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Build a Smart Automatic Battery Charger

written by: Swagatam • edited by: Lamar Stonecypher • updated: 5/19/2011

This article describes how to use an IC TCA-965 as the core of a simple single-chip automatic battery charger.

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    Simple Battery Charger Features

    Finding a reliable, low cost, single chip and easy to build automatic battery charger circuit has always remained quite tantalizing to many electronic enthusiasts and hobbyists. Unfortunately, such a circuit until now has proven not only difficult to find but also difficult to build and customize.

    The article presented here should after all end their search here, thanks to the Siemens IC TCA 965.

    Eminently a window discriminator by function, the IC TCA 965 is best suited in places where accurate voltage comparisons are required (which is just what the doctor ordered).

    Incorporating this versatile IC in the present circuit of a battery charger has made its construction very simple, easily understandable, and the settings part hassle free.

    Let’s try to understand how the circuit actually functions.

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    Circuit Description

    Automatic Battery Charger Circuit Diagram, Image 

    The circuit may be easily understood through the following points:

    • As explained above, the IC TCA 965 here performs the function of a window discriminator, i.e. it monitors the level of voltage in question within a set window or the desired area. If this voltage tends to deviate from the set levels, the output is immediately triggered, which in turn is used either to switch ON or switch OFF the load.
    • Referring to the circuit schematic (click to enlarge), we see that the upper and the lower “window” voltage thresholds or the references is set through presets P1 and P2 at the pins 6 and 7 respectively.
    • As the supply voltage is not constant, the basic reference cannot be taken from the main supply voltage. A constant stabilized base reference voltage is thus derived from pin #10 of the IC (internally set). Without the facility available at pin #10, the whole system would malfunction.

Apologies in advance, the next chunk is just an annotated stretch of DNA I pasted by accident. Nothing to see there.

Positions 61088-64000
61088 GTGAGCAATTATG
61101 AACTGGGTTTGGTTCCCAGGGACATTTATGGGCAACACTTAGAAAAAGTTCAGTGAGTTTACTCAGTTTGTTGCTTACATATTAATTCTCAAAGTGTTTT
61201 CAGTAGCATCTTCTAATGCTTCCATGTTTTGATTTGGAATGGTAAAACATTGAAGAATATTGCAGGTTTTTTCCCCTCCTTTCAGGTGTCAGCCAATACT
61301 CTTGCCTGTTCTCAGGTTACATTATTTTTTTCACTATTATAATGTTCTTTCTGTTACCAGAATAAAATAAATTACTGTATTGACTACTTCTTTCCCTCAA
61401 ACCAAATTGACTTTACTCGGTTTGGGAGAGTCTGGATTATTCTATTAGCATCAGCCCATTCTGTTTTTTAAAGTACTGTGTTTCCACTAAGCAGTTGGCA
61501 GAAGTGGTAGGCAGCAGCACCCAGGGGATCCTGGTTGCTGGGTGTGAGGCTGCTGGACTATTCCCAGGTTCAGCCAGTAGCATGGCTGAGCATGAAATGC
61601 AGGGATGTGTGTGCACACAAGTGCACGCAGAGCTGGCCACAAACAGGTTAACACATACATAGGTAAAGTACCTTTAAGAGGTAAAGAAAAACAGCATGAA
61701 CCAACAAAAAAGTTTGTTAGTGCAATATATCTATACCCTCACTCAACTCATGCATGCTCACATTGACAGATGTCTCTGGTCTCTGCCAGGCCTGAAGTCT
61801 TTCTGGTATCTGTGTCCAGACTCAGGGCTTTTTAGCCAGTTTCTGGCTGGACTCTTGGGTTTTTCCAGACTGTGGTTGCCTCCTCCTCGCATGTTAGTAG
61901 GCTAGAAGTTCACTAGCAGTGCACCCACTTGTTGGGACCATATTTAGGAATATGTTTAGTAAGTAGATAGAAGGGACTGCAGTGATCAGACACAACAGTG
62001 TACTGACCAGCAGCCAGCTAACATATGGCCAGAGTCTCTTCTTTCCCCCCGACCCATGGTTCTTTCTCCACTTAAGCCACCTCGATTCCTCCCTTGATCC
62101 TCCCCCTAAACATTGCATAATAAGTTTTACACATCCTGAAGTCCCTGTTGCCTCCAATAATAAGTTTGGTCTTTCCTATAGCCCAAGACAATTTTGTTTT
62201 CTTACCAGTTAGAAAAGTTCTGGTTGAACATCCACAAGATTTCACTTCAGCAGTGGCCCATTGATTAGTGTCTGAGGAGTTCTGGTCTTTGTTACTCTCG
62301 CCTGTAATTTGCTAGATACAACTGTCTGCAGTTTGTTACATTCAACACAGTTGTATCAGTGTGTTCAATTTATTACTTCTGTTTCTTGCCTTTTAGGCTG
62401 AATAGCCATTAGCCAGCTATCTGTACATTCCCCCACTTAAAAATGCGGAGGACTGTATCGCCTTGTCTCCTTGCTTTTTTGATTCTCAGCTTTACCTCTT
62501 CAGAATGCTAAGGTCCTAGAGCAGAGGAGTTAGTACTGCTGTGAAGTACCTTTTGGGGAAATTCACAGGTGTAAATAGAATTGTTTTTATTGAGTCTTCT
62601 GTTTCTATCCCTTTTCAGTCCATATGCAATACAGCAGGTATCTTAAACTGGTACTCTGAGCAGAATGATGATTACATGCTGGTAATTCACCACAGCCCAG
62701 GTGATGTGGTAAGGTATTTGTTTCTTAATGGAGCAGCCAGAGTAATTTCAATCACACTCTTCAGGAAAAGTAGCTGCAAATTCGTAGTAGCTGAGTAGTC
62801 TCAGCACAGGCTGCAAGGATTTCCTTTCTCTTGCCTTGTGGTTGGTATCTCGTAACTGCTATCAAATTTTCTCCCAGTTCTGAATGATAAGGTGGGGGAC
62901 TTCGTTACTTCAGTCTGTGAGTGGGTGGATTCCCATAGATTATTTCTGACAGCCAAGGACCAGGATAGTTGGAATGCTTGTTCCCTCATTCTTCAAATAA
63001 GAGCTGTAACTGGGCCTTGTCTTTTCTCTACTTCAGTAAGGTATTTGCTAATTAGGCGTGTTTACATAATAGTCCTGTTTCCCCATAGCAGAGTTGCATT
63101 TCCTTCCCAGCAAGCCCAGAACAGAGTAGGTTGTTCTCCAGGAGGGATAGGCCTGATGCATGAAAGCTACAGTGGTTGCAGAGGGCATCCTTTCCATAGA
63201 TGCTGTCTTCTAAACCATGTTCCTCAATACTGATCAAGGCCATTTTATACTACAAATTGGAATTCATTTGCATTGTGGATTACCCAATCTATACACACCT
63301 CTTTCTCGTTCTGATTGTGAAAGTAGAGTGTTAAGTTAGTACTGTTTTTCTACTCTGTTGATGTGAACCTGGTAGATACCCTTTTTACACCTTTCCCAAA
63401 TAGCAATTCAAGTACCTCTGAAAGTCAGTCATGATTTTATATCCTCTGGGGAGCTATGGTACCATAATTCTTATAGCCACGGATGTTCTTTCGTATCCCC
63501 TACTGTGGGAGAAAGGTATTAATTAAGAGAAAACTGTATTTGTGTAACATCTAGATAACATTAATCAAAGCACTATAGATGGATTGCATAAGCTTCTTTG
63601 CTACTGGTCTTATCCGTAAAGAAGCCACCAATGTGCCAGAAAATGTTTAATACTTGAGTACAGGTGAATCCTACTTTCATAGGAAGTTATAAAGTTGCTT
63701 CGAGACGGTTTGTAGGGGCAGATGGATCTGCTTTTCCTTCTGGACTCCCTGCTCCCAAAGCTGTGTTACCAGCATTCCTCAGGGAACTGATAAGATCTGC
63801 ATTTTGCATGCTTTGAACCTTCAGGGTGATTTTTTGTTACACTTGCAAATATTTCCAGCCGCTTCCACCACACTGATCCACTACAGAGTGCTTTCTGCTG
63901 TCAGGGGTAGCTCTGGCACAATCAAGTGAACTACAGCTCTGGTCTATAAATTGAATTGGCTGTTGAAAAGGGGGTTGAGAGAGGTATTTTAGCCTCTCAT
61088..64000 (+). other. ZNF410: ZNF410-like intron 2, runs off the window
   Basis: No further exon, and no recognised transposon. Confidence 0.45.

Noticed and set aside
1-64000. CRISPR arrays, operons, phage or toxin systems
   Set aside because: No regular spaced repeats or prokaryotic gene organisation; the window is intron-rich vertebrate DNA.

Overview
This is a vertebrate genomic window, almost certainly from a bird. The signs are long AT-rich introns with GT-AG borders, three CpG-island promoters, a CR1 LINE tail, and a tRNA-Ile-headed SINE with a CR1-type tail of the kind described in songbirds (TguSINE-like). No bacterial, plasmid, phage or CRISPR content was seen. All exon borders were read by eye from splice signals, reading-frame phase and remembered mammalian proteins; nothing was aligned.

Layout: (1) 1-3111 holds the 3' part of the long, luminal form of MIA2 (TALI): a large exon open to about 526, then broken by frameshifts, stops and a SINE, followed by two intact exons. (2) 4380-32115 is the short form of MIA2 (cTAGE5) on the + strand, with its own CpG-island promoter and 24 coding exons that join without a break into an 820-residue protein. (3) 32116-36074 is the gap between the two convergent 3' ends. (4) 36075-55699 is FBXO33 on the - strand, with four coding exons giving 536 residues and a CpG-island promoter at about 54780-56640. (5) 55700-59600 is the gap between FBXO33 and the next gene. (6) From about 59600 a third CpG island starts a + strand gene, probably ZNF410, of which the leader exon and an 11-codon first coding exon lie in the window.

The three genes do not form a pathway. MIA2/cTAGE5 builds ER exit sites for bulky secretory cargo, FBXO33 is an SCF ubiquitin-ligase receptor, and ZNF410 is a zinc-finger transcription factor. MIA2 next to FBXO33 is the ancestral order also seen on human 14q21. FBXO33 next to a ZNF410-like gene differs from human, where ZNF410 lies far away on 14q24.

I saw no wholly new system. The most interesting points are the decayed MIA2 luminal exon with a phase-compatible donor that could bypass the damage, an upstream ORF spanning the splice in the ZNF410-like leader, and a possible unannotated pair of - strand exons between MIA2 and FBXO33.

• The voltage in question or which is to be monitored is appropriately set at pin #8 through a potential divider network formed by R1 and R2.
    • This reference voltage is compared with the two thresholds set by P1 and P2. As long as the voltage lies in between the two thresholds, pin #13 of the IC is held at logic low.
    • If the battery voltage falls below the lower set threshold set by P1, pin #2 of the IC goes low.
    • If the battery voltage rises above the upper set threshold set by P2, pin #14 of the IC becomes logic low and turning the above pin outs high.
    • The base of the output transistor T1 is connected to the pins 2 and 13. It means that as long as the battery voltage is below the upper threshold, the transistor continues to conduct and switches OFF only when it crosses the upper set threshold level, i.e. when the battery gets fully charged.
  • slide 3 of 5
    • Since all the outputs are connected via LEDs, the exact states of the battery voltages can be distinctly seen and verified.
    • Pin #9 of the IC provides hysteresis control of the circuit. Hysteresis is just a small glitch or rather a blessing in disguise that can be found in every electronic circuit. Due to this, the outputs of a circuit does not flicker or toggle abruptly at the threshold edges and changes state only after a well-defined level is attained or registered at the inputs. By grounding pin #9, a minimum value of hysteresis can be set.
    • An LED connected to pin #3 will indicate input voltages beyond safe limits (upper and lower).

     

  • slide 4 of 5

    Parts List

    The following parts will be required for the construction of this smart battery charger circuit:

    All resistors are ¼ Watt, CFR, 5%, unless otherwise stated.

    R1 = 2K7,

    R2 = 6K8,

    R3, 4, 5, 6 = 470 Ω,

    P1, P2 = 10K, LINEAR,

    P3 = 100 Ω, LINEAR,

    C1 = 2200µ/25V,

    LEDs = 5mm, COLORS AS SHOWN IN THE DIAGRAM,

    D1, 2, 3, 4 = RATED AT 6 AMPS.

    T1 = TIP 32,

    IC1 = TCA 965, SIEMENS

    TRANSFORMER = 0 – 12V, 5 AMPS. INPUT 120V OR 230V AC AS PER COUNTRY SPECIFICATIONS,

    HEATSINK (TO – 220) STYLE,

    GENERAL PURPOSE PCB,

    SUNDRIES: METALLIC BOX, MAINS CORD, SCREWS/NUTS, FUSE HOLDER, FUSE, SWITCH, ETC.

  • slide 5 of 5

    Construction Clues and Settings

    Automatic Battery Charger, Image 

    The simple design of the circuit makes the whole assembly just a matter of soldering all the components in place correctly, as per the schematic.

    Once the circuit is built, the setting may be done in the following manner:

    • You will need a variable 0 – 24 V regulated power supply unit. Adjust its voltage to about 12.5.
    • Initially keep the slider of the presets P1 and P2 somewhere in the mid ways.
    • Connect the power supply to the circuit, LED connected to pin #13 should light up.
    • Now, decrease the supply voltage to about 11.5 volts and adjust P1 so that the above LED shuts OFF and the LED at pin #2 just lights up. This sets up the lower limit.
    • Next, increase the voltage to about 14.5 volts; this will again make the above LEDs to light up sequentially, indicating the accuracy of the above setting. Adjust P2 so that the LED connected to the pin #14 just lights up, switching OFF the LED connected to pin #13. This sets up the upper limit.

    A smart battery charger circuit is fully ready and at your possession. House it appropriately inside a sturdy metal enclosure, strong enough to hold the transformer and the external fittings firmly.

    Now, whenever you need to charge your automotive battery (safely), the best way to do it would be to just connect it to this charger and FORGET IT.